I chose my first friend not because she was kind, funny or interesting, but because she was blonde. Our eyes locked on the first day of Junior Infants, two practically phosphorescent fair heads turning in tandem, and an unspoken pact was made. We later discovered a mutual love of horses and Play-Doh so, naturally, we became best friends. 

When you're that young, friends are easy to spot and actually easier to maintain. Play nice, don't hit, make them laugh and for the love of God, don’t rat them out – basic schoolyard rules. As you grow up, of course, things get complicated. The rules change as people change, not to mention how we keep in touch itself, until you find yourself like Grandpa Simpson ranting about how you used to be "with it" until "they changed what 'it’ was". 

Dramatically reimagined
Friendships has been dramatically reimagined over the years, but not when it comes to the "why" of it all. "From an evolutionary perspective, we needed to be part of a group to survive so that desire to be part of a group and have social connections is very deeply engrained", explains Aisling Leonard-Curtain, chartered psychologist, co-director of Act Now Purposeful Living.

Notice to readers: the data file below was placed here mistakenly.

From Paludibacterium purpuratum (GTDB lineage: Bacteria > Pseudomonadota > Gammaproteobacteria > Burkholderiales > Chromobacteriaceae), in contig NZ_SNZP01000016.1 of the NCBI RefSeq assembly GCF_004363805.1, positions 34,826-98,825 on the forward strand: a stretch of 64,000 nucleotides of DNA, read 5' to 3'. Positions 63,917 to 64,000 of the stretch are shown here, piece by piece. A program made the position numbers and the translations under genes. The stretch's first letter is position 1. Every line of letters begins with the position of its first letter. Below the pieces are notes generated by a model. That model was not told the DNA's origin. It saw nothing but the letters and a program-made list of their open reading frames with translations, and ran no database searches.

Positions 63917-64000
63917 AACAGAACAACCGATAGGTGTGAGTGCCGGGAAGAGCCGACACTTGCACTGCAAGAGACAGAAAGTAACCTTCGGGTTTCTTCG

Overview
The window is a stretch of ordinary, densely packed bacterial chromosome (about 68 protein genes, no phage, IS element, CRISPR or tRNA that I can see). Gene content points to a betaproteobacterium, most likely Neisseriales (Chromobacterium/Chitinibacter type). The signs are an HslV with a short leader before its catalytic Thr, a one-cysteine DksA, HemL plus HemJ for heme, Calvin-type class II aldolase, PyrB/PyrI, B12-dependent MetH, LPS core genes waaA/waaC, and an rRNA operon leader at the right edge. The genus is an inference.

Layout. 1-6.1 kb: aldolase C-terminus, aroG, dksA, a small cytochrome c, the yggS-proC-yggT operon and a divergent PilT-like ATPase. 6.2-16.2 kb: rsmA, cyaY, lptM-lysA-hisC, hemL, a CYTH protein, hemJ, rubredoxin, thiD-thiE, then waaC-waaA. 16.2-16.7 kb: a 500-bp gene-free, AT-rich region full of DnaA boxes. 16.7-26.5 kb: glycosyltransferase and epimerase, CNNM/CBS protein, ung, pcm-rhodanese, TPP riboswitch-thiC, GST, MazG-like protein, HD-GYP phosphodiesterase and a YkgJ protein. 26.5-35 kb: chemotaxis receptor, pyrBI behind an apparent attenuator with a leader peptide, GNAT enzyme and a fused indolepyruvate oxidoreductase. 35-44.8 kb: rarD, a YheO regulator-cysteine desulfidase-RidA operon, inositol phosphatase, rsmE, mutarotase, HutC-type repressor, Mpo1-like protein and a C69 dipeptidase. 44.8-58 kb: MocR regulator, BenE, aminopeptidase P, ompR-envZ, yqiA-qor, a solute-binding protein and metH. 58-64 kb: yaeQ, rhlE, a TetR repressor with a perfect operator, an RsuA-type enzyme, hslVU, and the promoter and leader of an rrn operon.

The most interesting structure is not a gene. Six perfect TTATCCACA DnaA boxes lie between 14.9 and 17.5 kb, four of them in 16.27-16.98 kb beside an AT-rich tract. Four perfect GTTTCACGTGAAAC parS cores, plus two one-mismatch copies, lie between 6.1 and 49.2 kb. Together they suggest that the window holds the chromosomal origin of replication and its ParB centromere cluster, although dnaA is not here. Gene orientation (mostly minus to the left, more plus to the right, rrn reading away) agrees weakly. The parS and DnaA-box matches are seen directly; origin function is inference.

What's changed instead is the "how". Technology has come to play a major role in how we keep in touch, too. There’s the Twitter mutuals who like each other’s tweets and send jokes over DMs, but who have never met; the childhood friends who only ever hear each other’s laugh over voice messages; the family who keep up their weekly movie nights over Netflix Party, despite living in separate cities. 

And in this chasm between what we thought friendship was and what we discover it can be, another variation can come into focus, one you might have felt lurking around the edges, or even festering the centre: the toxic friendship. 

It's hard to put into words what a toxic friendship is, but there are a few key points. Leonard-Curtain says she'd consider a friendship toxic if it feels "quite one-sided", where "one side is not getting their needs met". 

"It can vary from one friend feeling their needs don't get spoken about, to something quite emotionally abusive where one friend is pointing out aspects of the other friend that are hard for them to look at, constantly pulling the other person down."

Of course, no one enters into a toxic friendship by choice. "The challenge with toxic relationships is that these things shift and change over time, so usually a friendship doesn't start off at that level of toxicity but it often gradually increases over time", Leonard-Curtain says. She compares them to "lobsters when they're being cooked".